Microsoft KB Archive/249803

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Article ID: 249803

Article Last Modified on 11/21/2006


  • Microsoft Foundation Class Library 4.2, when used with:
    • Microsoft Visual C++ 4.2 Enterprise Edition
    • Microsoft Visual C++ 4.2 Professional Edition
    • Microsoft Visual C++ 5.0 Enterprise Edition
    • Microsoft Visual C++ 5.0 Professional Edition
    • Microsoft Visual C++ 6.0 Enterprise Edition
    • Microsoft Visual C++ 6.0 Professional Edition
    • Microsoft Visual C++ 6.0 Standard Edition

This article was previously published under Q249803


With the SQL Server Open Database Connectivity (ODBC) driver (version or later), UNICODE data is treated as UNICODE and the behavior of SQLDescribeCol is changed from the previous drivers. If you use the MFC ODBC CRecordset class with the latest drivers, the length returned from CRecordset::GetTextLen is incorrect, and therefore the data is truncated when CRecordset::GetFieldValue is called.


With UNICODE fields in SQL Server version 7.0, for example, and a field with "nchar" data type that calls SQLDescribeCol on this column, the previous SQL Server ODBC driver (version or earlier) returns SQL_CHAR with the column size doubled. However, if SQLDescribeCol is called with the new SQL Server ODBC driver (version or later), SQL_WCHAR is returned with the column size as defined in the database.

In MFC ODBC, when CRecordset::GetFieldValue is called, it will call CRecordset::GetTextLen, which doesn't provide you with the option to check against the SQL_WCHAR datatype. It just adds one more byte to the result from SQLDescribeCol. For UNICODE data, this length is incorrect and the fetched data is truncated.


There are two ways you can work around this problem:

  • Use the odbccmpt utility.

    The odbccmpt utility is shipped with SQL Server version 7.0 (you can find it in the Mssql7\Binn folder). The odbccmpt utility sets certain behaviors of the SQL Server ODBC version 3.7 driver to be compatible with the earlier SQL Server ODBC drivers.

    One way to use this utility is to run it from the DOS prompt; for example:

    dos prompt>odbccmpt yourAppName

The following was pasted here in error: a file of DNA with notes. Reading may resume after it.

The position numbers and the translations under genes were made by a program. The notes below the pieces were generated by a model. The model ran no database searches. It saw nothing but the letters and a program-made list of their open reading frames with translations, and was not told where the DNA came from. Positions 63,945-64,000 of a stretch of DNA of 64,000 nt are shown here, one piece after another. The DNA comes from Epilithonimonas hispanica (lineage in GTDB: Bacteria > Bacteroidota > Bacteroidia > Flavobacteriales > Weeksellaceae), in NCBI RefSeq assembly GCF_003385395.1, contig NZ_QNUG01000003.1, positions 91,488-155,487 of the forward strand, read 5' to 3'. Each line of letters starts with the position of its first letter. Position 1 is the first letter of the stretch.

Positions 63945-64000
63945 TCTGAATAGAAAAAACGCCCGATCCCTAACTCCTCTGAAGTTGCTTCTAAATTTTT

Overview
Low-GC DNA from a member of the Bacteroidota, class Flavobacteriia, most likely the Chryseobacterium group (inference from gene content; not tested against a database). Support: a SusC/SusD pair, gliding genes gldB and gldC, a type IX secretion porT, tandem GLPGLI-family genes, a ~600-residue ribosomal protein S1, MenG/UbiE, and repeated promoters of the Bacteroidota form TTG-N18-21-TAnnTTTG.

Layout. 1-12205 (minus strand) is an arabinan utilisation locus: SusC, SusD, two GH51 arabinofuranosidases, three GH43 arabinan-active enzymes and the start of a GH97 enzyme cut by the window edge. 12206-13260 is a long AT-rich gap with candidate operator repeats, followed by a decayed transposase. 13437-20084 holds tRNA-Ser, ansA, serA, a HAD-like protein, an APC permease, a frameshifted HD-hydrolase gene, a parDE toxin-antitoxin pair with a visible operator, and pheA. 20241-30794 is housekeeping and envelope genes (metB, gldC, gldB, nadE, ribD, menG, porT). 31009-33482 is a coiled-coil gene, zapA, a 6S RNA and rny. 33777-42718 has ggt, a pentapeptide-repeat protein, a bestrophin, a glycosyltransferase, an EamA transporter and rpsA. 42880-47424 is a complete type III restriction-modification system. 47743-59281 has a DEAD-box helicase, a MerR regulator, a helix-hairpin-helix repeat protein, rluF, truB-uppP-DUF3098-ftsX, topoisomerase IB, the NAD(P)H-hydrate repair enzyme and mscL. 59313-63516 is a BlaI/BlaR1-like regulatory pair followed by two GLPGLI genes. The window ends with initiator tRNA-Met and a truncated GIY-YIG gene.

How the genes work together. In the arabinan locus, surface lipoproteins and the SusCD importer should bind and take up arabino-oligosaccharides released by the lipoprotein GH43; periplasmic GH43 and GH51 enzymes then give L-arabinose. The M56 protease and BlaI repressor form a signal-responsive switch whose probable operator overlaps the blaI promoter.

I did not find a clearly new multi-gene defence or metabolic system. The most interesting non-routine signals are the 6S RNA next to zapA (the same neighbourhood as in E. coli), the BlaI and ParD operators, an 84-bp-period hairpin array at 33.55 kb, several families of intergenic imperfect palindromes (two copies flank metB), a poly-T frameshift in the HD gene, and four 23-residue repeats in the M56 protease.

No code modification is required under this option.
  • Use the overwrite CRecordset::GetFieldValue method.

    Under certain circumstances, if the odbccmpt utility cannot be used, another workaround is to overwrite CRecordset::GetFieldValue. The following steps outline the method to overwrite GetFieldValue to handle the SQL_WCHAR datatype:
  1. Add the following three methods to your CRecordset-derived class declaration:

    void GetFieldValueMyEx(LPCTSTR lpszName, CString& strValue);
    void GetFieldValueMyEx(short nIndex, CString& strValue);
    int PASCAL GetTextLenMyEx(short nSQLType, UDWORD nPrecision);
  2. From the Mfc/Src/Dbcore.cpp file, copy and paste the implementation of these three methods, corresponding to the methods in your .cpp file:

    void GetFieldValue(LPCTSTR lpszName, CString& strValue);
    void GetFieldValue(short nIndex, CString& strValue);
    int PASCAL GetTextLen(short nSQLType, UDWORD nPrecision);
  3. The only modification you need to make is inside GetTextLen, which you need to add the check against SQL_WCHAR, for example:

    if(nSQLType == SQL_WCHAR)
        nLen = 2*nPrecision + 1;
  4. Implement GetTextLenMyEx as follows:

    int PASCAL CMyRecordset::GetTextLenMyEx(short nSQLType, UDWORD nPrecision)
        int nLen;
            // Use a dummy length of 1 (will just get NULL terminator).
            nLen = 1;
            // Better know the length.
            ASSERT(nPrecision >= 0);
            if(nSQLType == SQL_WCHAR)   
                nLen = 2*nPrecision + 1;
                nLen = nPrecision + 1;
            // If converting Numeric or Decimal to text, you need
            // room for decimal point and sign in string.
            if (nSQLType == SQL_NUMERIC || nSQLType == SQL_DECIMAL)
                nLen += 2;
        return nLen;


Microsoft has confirmed that this is a bug in the Microsoft products that are listed in the "Applies to" section.


Steps to reproduce the behavior

  1. Use the following script to create a table named "TestingTable" in the SQL Server 7.0 Pubs sample database and insert one row into the table:

    CREATE TABLE [dbo].[TestingTable] (
        [id] [int] IDENTITY (1, 1) NOT NULL ,
        [net_address] [nchar] (12) NULL 
    ) ON [PRIMARY]
    INSERT INTO TestingTable(net_address) VALUES ('a12345678901')
  2. Set up a data source name (DSN) with the name "pubs" that points to the Pubs database.
  3. Create a Win32 console application that supports MFC, add the following code into the "else" block of _tmain, and then add the "afxdb.h" header file for MFC ODBC classes:

    CRecordset myquery(&Db);
        myquery.Open(CRecordset::forwardOnly, _T("select net_address from TestingTable"),
        CRecordset::readOnly |CRecordset::executeDirect);
        CString sID;
        if (!myquery.IsBOF())
            myquery.GetFieldValue("net_address", sID);          
    catch(CDBException * e)
        return -1;
  4. Compile and run the project.

From the message box, you will see the data returned is "a1234567890", which is truncated.


For more information on the odbccmpt utility, search the documentation on odbccmpt in SQL Server Books Online.

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